Selby Markham writes a step-by-step to CMYK colour separation for gum bichromate printing – but not with Photoshop – he used the freeware Gimp.
CMYK colour separation gives Gum Print workers an extremely high level of control over image output. Through Gimp, the free image manipulation application, you can quite easily do colour separation.
The shortcoming is that you need a plug-in for Gimp to be able to do this.
The challenge of a CMYK separation plug-in was taken up in the Gimp community and a plug-in called Separate and then its big brother Separate+ were developed. The plug-in gives you your four negatives through an extremely simple 3-click sequence.
The Gum print shown here, and the one later in the article, used the negatives created by Gimp’s Separate+ And they are my first ever CMYK prints – but actually CMY as I did not print the K layer.
But Gimp being a non-commercial, ‘Geek’ application, the plug-in installation requires some effort. The purpose of this article is to help you work through the installation process.
In what follows I am assuming that you are using Windows. But the software can be implemented for Mac and Unix machines. The main README file for the software tells you how.
What follows also assumes a level of expertise in using Windows. This includes:
- Downloading files
- Extracting ‘zip’ files
- Finding paths through the folders to copy and to paste files
- Some understanding of opening different file types
- Right clicking the mouse to have actions take place
- Patience with computer processes
First, you will need Gimp 2.4 or greater.
If you have Gimp installed, at start up it will display the version number. Otherwise you can check the Help -> About menus when it is running to see what version you have.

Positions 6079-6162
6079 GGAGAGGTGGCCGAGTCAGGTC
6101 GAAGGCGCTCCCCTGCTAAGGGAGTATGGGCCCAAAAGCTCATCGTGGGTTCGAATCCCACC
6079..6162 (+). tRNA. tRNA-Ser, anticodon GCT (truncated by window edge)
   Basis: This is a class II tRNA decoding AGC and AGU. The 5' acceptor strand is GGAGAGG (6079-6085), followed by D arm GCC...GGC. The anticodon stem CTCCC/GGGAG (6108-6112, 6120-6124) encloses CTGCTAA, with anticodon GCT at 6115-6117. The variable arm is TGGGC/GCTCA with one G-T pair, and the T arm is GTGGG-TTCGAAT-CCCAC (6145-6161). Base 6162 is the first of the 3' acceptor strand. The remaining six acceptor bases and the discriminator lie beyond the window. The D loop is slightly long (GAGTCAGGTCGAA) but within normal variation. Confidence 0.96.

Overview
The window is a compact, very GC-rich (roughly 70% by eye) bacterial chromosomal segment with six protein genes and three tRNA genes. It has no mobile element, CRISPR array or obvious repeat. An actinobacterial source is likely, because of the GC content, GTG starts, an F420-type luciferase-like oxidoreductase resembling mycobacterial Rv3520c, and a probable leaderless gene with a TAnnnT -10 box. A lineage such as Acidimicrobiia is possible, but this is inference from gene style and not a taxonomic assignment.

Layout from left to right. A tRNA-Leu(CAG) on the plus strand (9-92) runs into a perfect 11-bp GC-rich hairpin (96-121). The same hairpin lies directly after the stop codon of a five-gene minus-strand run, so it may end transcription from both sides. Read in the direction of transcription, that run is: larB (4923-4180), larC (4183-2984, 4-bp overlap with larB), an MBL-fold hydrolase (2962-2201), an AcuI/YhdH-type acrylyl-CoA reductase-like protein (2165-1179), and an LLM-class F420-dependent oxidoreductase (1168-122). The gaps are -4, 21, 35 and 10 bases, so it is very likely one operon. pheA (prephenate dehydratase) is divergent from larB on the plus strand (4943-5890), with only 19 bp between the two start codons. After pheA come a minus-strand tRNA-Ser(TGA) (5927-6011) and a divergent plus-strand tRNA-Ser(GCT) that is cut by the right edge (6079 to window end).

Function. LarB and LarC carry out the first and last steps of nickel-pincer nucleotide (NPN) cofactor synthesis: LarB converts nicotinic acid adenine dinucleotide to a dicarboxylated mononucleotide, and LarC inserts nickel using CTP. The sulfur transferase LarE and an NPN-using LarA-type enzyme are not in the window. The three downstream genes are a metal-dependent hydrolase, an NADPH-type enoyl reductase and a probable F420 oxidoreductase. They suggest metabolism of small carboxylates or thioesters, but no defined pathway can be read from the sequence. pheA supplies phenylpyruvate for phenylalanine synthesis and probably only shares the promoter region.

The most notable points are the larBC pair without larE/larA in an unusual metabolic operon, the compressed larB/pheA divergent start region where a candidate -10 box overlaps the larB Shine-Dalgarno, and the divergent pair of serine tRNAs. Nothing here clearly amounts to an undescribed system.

The current version of Gimp can be downloaded from
The download option to select is:
Download GIMP 2.6.11 – Installer for Windows XP SP2 or later
Installation is quite easy with this installer.
Separate+ is downloaded from:
What you can download from this page is:
Under the Documents heading you can download from
Separate and separate import plug-in (This file is an untyped file so you will have to tell the system to open this with WordPad or Word.)
I suggest you print it out. Have a look at it and see if it makes sense for you. Don’t worry if it doesn’t make sense. Simply follow the process I am describing. There is some information that is general but most is relatively technical. The materials in the first 5 sections are for the more general user.
Please understand that most of the developers of Separate+ are not native English speakers so some of the language can be a bit difficult.
2Under the Downloads heading you download only the following file:
This Zip file should automatically download from SourceForge (a download site).
Extracting the files
You may need a zip file extraction program, depending on which version of Windows you are using.
Extract the files from the Zip archive. They are likely to be saved in a folder structure like the picture to the right.
When you open the bottom-most folder there will be three files, like on the image to the right.